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Re: key change for TCP-MD5

  • From: Steven M. Bellovin
  • Date: Mon Jun 19 10:20:14 2006

On Mon, 19 Jun 2006 15:40:50 +0200, Iljitsch van Beijnum
<[email protected]> wrote:

> On 19-jun-2006, at 14:32, Steven M. Bellovin wrote:
> > I just submitted an I-D on TCP-MD5 key change.  Until it shows up  
> > in the
> > official repository, see
> > 
> > keyroll2385-00.txt
> > Here's the abstract:
> >                 The TCP-MD5 option is most commonly used to secure
> >                 BGP sessions between routers.  However, changing
> >                 the long-term key is difficult, since the change
> >                 needs to be synchronized between different
> >                 organizations.
> >                 We describe single-ended strategies that will permit
> >                 (mostly) unsynchronized key changes.
> > Comments welcome.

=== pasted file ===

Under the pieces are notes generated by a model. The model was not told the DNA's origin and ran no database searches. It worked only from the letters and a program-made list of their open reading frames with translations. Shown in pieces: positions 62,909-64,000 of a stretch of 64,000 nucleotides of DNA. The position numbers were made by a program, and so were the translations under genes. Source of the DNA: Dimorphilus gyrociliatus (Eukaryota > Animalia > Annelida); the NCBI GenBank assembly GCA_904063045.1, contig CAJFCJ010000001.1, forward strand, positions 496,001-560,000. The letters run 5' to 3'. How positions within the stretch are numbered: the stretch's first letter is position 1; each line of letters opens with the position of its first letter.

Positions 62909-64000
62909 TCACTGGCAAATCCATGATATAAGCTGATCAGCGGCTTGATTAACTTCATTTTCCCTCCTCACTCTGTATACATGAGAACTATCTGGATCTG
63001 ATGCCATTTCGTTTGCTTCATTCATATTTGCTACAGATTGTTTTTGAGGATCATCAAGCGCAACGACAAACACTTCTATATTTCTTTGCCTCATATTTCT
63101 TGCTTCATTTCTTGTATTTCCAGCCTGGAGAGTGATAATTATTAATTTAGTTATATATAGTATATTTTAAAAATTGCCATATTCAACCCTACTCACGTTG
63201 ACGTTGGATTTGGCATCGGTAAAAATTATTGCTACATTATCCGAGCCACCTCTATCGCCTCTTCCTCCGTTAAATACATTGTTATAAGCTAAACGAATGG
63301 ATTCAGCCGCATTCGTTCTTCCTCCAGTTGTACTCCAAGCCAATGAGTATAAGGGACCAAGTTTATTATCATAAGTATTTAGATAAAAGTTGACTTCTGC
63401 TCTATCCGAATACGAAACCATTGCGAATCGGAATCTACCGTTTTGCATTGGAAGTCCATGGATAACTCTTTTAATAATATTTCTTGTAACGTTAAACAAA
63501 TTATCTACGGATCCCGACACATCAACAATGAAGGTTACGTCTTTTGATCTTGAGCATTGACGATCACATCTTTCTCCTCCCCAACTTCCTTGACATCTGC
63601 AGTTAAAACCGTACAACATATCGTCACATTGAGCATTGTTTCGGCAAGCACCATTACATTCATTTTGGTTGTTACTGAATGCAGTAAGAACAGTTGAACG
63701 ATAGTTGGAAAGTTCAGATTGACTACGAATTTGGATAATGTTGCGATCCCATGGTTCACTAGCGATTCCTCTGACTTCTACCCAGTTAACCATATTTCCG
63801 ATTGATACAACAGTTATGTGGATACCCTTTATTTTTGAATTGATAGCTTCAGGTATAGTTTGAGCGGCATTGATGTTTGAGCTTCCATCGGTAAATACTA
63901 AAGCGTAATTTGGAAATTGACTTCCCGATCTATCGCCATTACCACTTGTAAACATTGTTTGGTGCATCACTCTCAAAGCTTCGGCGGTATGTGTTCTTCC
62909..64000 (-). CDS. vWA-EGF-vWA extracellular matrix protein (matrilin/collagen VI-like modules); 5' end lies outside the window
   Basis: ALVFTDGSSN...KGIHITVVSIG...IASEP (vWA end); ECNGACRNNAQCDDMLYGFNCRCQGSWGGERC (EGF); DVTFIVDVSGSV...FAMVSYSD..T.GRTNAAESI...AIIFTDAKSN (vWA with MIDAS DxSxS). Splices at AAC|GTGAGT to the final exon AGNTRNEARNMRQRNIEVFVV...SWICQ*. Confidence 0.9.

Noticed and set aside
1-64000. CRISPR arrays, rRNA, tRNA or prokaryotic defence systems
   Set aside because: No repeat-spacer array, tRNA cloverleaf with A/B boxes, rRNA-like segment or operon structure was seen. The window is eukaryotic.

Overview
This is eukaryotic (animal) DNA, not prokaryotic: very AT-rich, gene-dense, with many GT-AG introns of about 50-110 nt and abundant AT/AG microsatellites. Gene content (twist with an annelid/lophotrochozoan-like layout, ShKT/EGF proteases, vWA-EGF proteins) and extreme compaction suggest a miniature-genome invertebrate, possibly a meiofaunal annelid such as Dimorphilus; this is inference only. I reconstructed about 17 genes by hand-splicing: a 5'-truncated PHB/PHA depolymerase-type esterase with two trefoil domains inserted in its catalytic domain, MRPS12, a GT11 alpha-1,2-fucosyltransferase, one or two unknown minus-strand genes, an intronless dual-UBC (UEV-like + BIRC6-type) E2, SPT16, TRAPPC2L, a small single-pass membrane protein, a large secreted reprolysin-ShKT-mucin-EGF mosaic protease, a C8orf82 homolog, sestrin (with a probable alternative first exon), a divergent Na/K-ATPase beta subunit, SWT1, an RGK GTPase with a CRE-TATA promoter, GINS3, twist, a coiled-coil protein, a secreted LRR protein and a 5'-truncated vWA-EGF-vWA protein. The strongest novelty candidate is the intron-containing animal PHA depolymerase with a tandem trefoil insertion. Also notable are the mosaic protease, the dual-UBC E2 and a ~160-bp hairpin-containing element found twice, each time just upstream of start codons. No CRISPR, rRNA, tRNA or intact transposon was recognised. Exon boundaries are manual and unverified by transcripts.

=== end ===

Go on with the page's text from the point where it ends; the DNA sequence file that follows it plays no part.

> I wonder how long that policy will hold.  (-:
I'm not certain what you mean by that, but since it sounds insulting to
someone I'll ignore it.
> First of all, I applaud this effort.
> There doesn't really seem to be a way to introduce a new key other  
> than to just to agree on a time. I'm not sure this is good enough.
> Wouldn't it be better to exchange some kind of "time to change keys"  
> message? This could simply be a new type of BGP message that hold a  
> key ID. Obviously the capability to send and receive these messages  
> must be negotiated when the session is created, but still, I think  
> the extra complexity is worth it because it allows for much more  
> robust operation.

There are lots of good solutions if you're willing to change or introduce
protocols.  That takes a lot longer, both procedurally and technically.
This scheme is simple and single-ended, and can be implemented without

We should indeed try for a better solution.  Until then, I'm suggesting
this -- I'm aiming at Informational -- to tide us over.  The need for some
such solution was quite clear during Bonica's talk in San Jose.
> And is NANOG now officially an IETF working group...?
First, this is draft-bellovin-..., not draft-ietf-..., i.e., an individual
submission rather than part of a working group.  Second, I'm no longer
Security AD. Third, even if this were an official IETF effort by the
Security AD, it would be rather stupid not to ask the opinion of the
people most directly affected by it. 

		--Steven M. Bellovin,